• Some Are Connected, Some Are Not: In most countries, a computer or a video console is all you need for evidence of a generation gap. Kids push buttons and get things to work; parents watch, speechless with ignorance.
China's no exception to the phenomenon, says staff writer Robert Marquand (page 1). "Students are extremely connected," he says. "They'll tell you they don't pick up the phone to arrange lunch with a friend - they use an electronic bulletin board or text messages."
Parents, meanwhile, grew up in an age when meetings were often a time for self-criticism, and private phones were few and far between. "Parents' references were the Cultural Revolution, while kids live in a time when they can rent video games and Western movies. They often feel their parents simply don't understand the world they live in."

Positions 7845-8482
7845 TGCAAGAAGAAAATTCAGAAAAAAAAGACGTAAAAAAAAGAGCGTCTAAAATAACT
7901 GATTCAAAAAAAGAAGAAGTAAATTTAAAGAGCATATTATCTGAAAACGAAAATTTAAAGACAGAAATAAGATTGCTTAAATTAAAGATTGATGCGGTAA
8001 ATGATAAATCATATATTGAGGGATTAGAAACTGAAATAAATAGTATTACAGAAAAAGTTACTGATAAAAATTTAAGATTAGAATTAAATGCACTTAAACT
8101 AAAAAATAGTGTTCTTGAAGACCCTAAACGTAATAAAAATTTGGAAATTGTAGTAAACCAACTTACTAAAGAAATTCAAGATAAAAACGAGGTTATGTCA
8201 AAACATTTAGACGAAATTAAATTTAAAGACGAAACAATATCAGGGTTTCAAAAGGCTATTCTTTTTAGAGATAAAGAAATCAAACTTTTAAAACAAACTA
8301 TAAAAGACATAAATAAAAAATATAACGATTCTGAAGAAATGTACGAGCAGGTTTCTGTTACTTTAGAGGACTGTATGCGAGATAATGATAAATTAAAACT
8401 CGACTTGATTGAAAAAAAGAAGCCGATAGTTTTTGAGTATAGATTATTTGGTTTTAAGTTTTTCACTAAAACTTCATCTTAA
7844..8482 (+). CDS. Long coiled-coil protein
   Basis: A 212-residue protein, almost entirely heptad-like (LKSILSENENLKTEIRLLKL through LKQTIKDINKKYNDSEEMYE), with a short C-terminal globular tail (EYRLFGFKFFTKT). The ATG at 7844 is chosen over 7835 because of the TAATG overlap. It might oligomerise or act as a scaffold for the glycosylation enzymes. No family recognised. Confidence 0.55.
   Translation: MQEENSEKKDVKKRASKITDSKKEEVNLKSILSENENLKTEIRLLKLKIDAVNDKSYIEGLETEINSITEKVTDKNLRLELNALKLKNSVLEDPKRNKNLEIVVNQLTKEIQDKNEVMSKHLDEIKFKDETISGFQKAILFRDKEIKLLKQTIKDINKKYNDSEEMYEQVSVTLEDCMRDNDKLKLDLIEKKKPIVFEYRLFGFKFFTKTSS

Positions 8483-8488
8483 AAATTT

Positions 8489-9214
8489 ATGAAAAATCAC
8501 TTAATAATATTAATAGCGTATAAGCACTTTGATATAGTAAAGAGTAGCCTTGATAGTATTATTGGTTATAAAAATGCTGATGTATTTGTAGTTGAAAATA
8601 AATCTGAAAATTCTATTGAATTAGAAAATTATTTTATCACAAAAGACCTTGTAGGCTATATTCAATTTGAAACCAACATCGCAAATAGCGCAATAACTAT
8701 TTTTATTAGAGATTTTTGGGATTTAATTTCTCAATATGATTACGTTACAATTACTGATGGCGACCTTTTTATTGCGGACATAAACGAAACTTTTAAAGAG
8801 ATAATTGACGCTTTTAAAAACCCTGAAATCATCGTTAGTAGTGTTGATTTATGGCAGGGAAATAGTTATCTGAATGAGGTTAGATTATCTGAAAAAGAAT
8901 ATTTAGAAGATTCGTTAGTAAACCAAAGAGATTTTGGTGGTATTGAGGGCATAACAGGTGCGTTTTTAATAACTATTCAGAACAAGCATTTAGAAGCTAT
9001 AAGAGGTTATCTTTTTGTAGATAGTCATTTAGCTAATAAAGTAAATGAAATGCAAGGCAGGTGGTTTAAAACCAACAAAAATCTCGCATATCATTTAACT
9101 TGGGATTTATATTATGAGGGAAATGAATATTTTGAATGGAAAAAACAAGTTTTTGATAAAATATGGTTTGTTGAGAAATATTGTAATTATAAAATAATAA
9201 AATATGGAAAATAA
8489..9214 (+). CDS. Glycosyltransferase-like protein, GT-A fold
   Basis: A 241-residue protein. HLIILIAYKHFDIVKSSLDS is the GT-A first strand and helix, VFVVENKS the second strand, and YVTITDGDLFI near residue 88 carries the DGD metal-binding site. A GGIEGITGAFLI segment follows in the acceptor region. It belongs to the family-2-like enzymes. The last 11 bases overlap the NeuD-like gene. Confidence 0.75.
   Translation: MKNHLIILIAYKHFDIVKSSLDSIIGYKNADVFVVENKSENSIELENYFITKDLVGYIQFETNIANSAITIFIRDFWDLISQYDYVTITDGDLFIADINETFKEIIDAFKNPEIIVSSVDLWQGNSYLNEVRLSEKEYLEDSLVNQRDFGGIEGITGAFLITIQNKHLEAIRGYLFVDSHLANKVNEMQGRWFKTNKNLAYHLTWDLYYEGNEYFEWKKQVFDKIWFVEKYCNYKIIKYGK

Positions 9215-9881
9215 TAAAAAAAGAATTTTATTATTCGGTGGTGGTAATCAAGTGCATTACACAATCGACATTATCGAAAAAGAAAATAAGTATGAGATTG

• Uh, Pardon Me, Excuse Me: Rome's security forces are not the only people tested by the enormous crowds pressing around St. Peter's.
Monday evening, staff writer Peter Ford (page 7) was invited to appear on a CNN program, and told to find the CNN truck at Piazza Pia, down the road from the Vatican. Twenty minutes before showtime, Peter had not found the truck and called CNN in New York. They eventually figured out he was meant to be 400 yards up the street, in St. Peter's Square. That meant there were 50,000 people and a police line between Peter and the camera. "It took some shoving, but I made it to the live shot just in time," Peter says.
Deputy world editor